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Re: Call for Adoption: Encrypted Content Encoding

From: Cory Benfield <cory@lukasa.co.uk>
Date: Tue, 1 Dec 2015 08:33:59 +0000
Cc: Roland Zink <roland@zinks.de>, Jim Manico <jim@manicode.com>, ietf-http-wg@w3.org
Message-Id: <DC6A3F5D-A64F-484A-A2A1-89DE3F4629CD@lukasa.co.uk>
To: "Walter H." <Walter.H@mathemainzel.info>

> On 1 Dec 2015, at 08:22, Walter H. <Walter.H@mathemainzel.info> wrote:
> 
> On 01.12.2015 01:19, Roland Zink wrote:
>> Am 01.12.2015 um 00:32 schrieb Jim Manico:
>>> > TLS is also end-to-end
>>> 
>>> No way is that true. TLS per the standard can be MITM'ed by proxies in ways that subvert both certificate pinning and HSTS in ways that do NOT inform the user in any browser today. I'm happy to provide references to this if you like.
>>> 
>> The browser will build a end to end TLS tunnel through known proxies. Intercepting proxies may do MITM and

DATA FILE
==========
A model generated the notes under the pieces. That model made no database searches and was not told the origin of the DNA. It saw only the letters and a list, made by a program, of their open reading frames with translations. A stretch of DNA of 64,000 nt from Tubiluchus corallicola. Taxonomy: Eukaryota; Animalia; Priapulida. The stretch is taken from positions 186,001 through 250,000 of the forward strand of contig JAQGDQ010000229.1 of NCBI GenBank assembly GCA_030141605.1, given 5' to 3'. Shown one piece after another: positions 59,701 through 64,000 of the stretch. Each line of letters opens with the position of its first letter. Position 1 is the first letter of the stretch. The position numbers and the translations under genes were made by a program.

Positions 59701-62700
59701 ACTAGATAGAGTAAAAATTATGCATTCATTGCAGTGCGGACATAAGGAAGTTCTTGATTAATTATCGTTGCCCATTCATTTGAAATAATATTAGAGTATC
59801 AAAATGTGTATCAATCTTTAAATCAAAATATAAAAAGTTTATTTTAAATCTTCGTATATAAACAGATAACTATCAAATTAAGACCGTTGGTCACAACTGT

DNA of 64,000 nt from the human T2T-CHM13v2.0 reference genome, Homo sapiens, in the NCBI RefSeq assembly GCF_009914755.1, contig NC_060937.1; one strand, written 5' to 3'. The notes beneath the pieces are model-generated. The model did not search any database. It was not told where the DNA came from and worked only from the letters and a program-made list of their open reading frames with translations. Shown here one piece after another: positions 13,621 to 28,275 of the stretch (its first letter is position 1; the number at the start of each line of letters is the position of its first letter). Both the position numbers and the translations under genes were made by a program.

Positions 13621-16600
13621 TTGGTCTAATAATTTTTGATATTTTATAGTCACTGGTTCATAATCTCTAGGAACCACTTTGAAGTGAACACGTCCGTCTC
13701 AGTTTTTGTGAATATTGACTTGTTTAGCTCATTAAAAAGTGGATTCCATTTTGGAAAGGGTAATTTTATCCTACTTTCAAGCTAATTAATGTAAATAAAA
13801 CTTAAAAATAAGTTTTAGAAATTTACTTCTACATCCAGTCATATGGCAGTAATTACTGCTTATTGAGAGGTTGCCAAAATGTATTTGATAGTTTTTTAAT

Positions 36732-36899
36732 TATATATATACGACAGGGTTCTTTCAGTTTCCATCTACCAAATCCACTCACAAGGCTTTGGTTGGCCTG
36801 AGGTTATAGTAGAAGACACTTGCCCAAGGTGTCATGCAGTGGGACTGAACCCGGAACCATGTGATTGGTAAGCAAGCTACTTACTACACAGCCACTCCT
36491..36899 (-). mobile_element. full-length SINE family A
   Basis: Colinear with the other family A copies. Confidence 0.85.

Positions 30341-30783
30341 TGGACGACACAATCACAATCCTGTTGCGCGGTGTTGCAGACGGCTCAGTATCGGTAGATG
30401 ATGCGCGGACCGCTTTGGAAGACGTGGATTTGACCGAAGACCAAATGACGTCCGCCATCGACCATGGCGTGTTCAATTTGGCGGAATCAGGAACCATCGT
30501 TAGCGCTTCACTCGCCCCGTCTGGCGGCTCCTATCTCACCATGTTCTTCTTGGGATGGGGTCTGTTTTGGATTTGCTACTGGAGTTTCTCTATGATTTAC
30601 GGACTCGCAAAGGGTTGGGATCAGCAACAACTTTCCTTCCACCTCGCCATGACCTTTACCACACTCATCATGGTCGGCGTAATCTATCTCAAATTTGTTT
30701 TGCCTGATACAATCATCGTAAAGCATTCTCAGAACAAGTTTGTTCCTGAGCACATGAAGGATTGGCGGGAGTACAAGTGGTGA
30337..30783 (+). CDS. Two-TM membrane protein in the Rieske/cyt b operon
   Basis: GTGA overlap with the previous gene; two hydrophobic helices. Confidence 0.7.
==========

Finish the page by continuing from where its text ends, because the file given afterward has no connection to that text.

> and exact these intercepting proxies can't validate this content, if it contains malware or not;
> as I said, THIS DRAFT IS NONSENS;


It’s not at all clear to me how this objection applies. The purpose of encrypting the content is to prevent it being read by intermediaries. That’s literally what encryption is for.

If an intermediary is worried that a client may be downloading malware in an encrypted body, it can simply chose to refuse to forward the response, and instead send some 4XX/5XX code. This is actually *easier* with this draft than it was before because the intermediary can reliably identify encrypted payloads and choose to block them, without needing to introspect the payload very closely.

Received on Tuesday, 1 December 2015 08:34:39 UTC

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